Nolan, Time, and Tenet

Christopher Nolan is obsessed with time.

Of the ten theatrically released films he has made, six revolve around one or several main gimmicks:

  1. Time itself is the major driving factor in the plot of the film.
  2. The structure of the film is presented in a nonlinear way.
  3. Time is a heavily focused upon element within the larger framework of the plot.

Here are the six films:

  • Tenet revolves around spies and mercenaries fighting against a villain who is not constrained by linear time (1,2,3).
  • Interstellar focuses heavily on the race against time and the impact of extreme gravity on the passage and perception of time (1,2,3).
  • Inception is about dreams, but one of the major plot points of the film is that time is perceived differently while in the dream world and this can have negative effects on people who spend too long there (3).
  • Momento deals with a man who has short term memory loss, and its structure is presented in essentially TWO chronological orders – one side of the story is moving backward in time, and another part moves forward (though we as an audience don’t realize that towards the end). The movie essentially ends at the beginning (2).
  • Dunkirk tells the relatively simple story of the great escape of the British Army at the Battle of Dunkirk in WW2, but it does so by showing three different elements of the battle and each element is different chronologically (one lasting days, another lasting mere minutes), and he cuts independently between them (2,3).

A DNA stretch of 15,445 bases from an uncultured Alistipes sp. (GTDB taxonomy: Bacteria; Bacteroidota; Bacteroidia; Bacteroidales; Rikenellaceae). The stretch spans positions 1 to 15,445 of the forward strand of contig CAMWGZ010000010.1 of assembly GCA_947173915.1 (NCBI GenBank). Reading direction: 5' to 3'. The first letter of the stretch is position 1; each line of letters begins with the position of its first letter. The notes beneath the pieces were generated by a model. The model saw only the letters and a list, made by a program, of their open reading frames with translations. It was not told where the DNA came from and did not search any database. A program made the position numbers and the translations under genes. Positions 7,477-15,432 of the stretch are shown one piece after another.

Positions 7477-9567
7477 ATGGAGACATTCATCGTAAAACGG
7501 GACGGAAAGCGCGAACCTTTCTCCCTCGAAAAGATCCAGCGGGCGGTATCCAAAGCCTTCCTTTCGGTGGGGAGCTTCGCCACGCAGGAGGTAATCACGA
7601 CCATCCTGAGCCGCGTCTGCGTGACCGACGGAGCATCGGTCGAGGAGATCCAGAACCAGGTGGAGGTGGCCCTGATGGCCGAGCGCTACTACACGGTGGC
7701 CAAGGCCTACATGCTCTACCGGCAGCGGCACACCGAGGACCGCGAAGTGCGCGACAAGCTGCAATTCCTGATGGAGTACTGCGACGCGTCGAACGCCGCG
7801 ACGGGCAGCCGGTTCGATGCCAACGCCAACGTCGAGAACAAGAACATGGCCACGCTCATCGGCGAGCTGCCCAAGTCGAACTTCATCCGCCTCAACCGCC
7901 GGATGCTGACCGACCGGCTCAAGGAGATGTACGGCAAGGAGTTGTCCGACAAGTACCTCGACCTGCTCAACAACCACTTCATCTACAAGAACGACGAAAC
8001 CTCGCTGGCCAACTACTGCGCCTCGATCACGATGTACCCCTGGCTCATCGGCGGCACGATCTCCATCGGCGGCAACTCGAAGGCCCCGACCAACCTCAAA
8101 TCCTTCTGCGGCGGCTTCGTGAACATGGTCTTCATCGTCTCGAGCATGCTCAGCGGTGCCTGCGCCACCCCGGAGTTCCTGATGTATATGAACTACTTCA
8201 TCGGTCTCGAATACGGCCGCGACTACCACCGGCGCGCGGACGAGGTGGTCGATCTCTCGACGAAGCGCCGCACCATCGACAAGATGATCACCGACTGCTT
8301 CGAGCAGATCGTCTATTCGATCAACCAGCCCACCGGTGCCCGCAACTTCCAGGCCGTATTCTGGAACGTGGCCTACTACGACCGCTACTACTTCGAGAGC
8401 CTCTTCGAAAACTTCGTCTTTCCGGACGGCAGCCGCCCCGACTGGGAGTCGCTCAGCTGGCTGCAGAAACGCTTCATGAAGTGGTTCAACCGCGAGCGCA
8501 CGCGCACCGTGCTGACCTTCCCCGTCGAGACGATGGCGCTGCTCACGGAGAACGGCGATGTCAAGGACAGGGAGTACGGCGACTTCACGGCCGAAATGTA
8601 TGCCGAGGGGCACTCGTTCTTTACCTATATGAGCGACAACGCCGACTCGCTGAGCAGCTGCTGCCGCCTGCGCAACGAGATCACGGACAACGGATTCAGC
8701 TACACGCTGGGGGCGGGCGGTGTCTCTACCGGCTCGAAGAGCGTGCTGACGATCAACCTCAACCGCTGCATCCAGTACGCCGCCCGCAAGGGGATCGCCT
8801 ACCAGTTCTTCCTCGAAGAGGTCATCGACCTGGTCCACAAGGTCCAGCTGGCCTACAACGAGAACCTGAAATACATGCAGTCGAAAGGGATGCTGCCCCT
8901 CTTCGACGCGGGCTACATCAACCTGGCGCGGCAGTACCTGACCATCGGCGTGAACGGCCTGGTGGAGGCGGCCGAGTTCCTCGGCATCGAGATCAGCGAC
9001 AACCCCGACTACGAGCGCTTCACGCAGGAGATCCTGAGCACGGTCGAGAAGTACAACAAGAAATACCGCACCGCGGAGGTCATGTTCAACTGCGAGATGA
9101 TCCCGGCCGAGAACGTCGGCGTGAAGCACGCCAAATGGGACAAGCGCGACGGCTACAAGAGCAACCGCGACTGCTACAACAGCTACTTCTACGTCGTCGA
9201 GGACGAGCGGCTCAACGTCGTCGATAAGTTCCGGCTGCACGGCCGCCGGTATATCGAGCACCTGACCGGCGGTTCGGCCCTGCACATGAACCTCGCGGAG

• The Prestige heavily relies on the use of flashbacks to tell the story by cutting between the reading of two men’s journals, with events happening in multiple places chronologically (2).

To put it simply, Christopher Nolan is a slave to time.

I like pretty much all of Nolan’s films for the same reasons that many film fans like him. He makes movies that have become outliers in the last 10-15 years: largely original stories, an emphasis on practical effects and impressive set pieces, beautiful visuals on large scales, and stuffed with high concepts and big ideas that invite audiences to use their heads while they watch. The word you often see associated with Nolan is cerebral, and it is an accurate description. Almost all of his movies deal with heavy concepts or ideas that invite discussion and thought. As a film buff, I deeply enjoy the things that Nolan is making. In a world full of superheroes (a genre he revolutionized for the modern world with Batman Begins and The Dark Knight, considered by many still to be the best superhero film ever made), it is refreshing to see original stories and heady concepts backed with big money, and I would consider some of his films to be my favorites of the last 10-15 years (The Prestige being my favorite).